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Rainbows on the ground: How satellite radar helps scientists monitor volcano deformation

November 22, 2015 - 1:30am

The surface of Kilauea volcano is rarely stationary. There are a variety of processes that each move or change the shape of the volcano and, when active at the same time, create a complex pattern of ground deformation. Satellite-based Interferometric Synthetic Aperture Radar (InSAR) has become a key tool during the last two decades to illuminate this complexity.

For example, InSAR recently proved important in understanding the various episodes of Kilauea’s south caldera intrusion this past spring. In April, the shallow reservoir beneath Kilauea Caldera began to rapidly inflate, causing the lava lake within the Overlook crater to rise to the point where it overtopped its rim and spilled onto the floor of Halemaumau. It was during this time that scores of visitors crowded into the viewing area at the Jagger Museum to catch the spectacular display of spattering.

On May 11, tiltmeters began recording rapid deflation, the lava lake level dropped and earthquakes in the south caldera increased in rate and magnitude. Within a day, inflation in the south caldera was clear from our network of continuous GPS instruments and tiltmeters.

InSAR images spanning the beginning of this event show the uplift associated with the initial inflation in great detail, revealing a complexity to the shape of the reservoir that we previously only suspected. The images also capture the transition to deflation at Halemamau and south caldera inflation.

As shown in the accompanying image, the rainbow pattern seen in the interferogram beautifully captured the shape and extent of ground uplift during this event. This image shows that the uplift coincides with the location of a known south caldera storage reservoir. This is the first evidence that we have ever had suggesting rapid magma transfer between storage reservoirs.

So where do these rainbow patterns come from? The rainbow colors represent the change in distance between the ground and the satellite in the time between two orbits of the InSAR satellite. Each cycle of colors, from magenta to blue (analagous to the red to purple progression in a rainbow in the sky), indicates motion equal to half the satellite’s radar’s wavelength, or about six-tenths inch for the interferogram in the figure. The pattern repeats and by counting up all the rainbows, called “fringes,” you get the total amount of motion.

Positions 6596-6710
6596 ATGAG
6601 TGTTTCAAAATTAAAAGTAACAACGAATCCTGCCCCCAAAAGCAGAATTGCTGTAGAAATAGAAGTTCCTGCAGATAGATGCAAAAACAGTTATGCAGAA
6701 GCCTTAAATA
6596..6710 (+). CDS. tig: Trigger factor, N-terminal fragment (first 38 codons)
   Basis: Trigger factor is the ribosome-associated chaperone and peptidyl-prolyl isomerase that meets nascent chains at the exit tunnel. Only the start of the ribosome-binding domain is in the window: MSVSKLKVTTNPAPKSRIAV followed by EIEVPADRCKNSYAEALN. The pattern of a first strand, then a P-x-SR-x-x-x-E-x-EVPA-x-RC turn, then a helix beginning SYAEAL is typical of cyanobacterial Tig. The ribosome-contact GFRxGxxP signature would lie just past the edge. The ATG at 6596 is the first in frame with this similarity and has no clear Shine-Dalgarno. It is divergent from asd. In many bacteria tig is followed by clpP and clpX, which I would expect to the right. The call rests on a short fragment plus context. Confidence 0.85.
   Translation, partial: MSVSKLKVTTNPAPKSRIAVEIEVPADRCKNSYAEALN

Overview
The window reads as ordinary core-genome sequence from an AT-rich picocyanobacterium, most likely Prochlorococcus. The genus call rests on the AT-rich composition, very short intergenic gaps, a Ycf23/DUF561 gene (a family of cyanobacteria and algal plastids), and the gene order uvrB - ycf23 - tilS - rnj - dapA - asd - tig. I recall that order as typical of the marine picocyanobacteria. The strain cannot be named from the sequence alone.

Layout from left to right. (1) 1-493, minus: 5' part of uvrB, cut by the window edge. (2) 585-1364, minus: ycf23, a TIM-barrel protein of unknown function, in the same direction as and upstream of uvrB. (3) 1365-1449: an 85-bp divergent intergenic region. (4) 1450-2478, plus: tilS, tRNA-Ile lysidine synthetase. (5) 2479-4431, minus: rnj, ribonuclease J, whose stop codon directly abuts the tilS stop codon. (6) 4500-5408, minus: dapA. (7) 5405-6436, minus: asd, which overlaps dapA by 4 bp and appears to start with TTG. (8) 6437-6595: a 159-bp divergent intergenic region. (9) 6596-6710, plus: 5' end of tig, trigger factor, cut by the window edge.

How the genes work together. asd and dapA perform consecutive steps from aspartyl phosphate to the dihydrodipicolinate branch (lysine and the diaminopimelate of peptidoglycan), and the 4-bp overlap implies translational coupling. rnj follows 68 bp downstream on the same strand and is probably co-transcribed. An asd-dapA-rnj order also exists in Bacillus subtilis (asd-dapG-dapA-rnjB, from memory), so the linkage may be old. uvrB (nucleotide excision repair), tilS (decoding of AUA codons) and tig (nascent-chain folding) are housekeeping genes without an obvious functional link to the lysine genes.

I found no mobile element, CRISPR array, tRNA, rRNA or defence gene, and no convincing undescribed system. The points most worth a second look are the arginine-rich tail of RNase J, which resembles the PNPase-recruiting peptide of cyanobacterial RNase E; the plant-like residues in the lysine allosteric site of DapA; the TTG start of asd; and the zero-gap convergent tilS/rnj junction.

Over the past two decades, the increasing number of available satellites has improved our InSAR capabilities by providing a variety of wavelengths that allow for improved resolution at short wavelengths and better penetration through vegetation at longer wavelengths. HVO has used data from many different InSAR satellites to investigate motion on Hawaii’s volcanoes, including satellites launched by the European Space Agency, Canada, Germany and Japan.

The United States is working toward launching its first InSAR satellite. In 2014, NASA announced a joint project with the Indian Space Research Organization to build and launch a multi-wavelength InSAR satellite, dubbed the NISAR satellite, specifically designed for studying natural hazards. The ground-breaking project is scheduled for a 2020 launch. This and other upcoming satellites promise to provide even better and more frequent views of Kilauea and Mauna Loa’s deformation field and we expect even more new insights to come.

Volcano activity updates

Kilauea continues to erupt at its summit and East Rift Zone. The summit lava lake level varied between 180 and 260 feet below the vent rim within Halemaumau Crater. On the East Rift Zone, scattered lava flow activity remained within about four miles Puu Oo.

Mauna Loa is not erupting. Small earthquakes continue to occur beneath the volcano’s summit and upper Southwest Rift Zone at rates slightly above background levels. GPS lines across the summit have shown no change, but flank crossing lines continue to extend, which is consistent with inflation of magma reservoirs beneath Mauna Loa.

One earthquake was reported felt on Hawaii Island this past week. On Monday at 04:12 a.m., a magnitude-2.8 earthquake occurred two-and-one-tenth miles south of Kawaihae at a depth of 19.7 miles.

Info: hvo.wr.usgs.gov, 967-8862 for Kilauea update, askHVO@usgs.gov.

Volcano Watch is a weekly article and activity update written by scientists at the U.S. Geological Survey’s Hawaiian Volcano Observatory.

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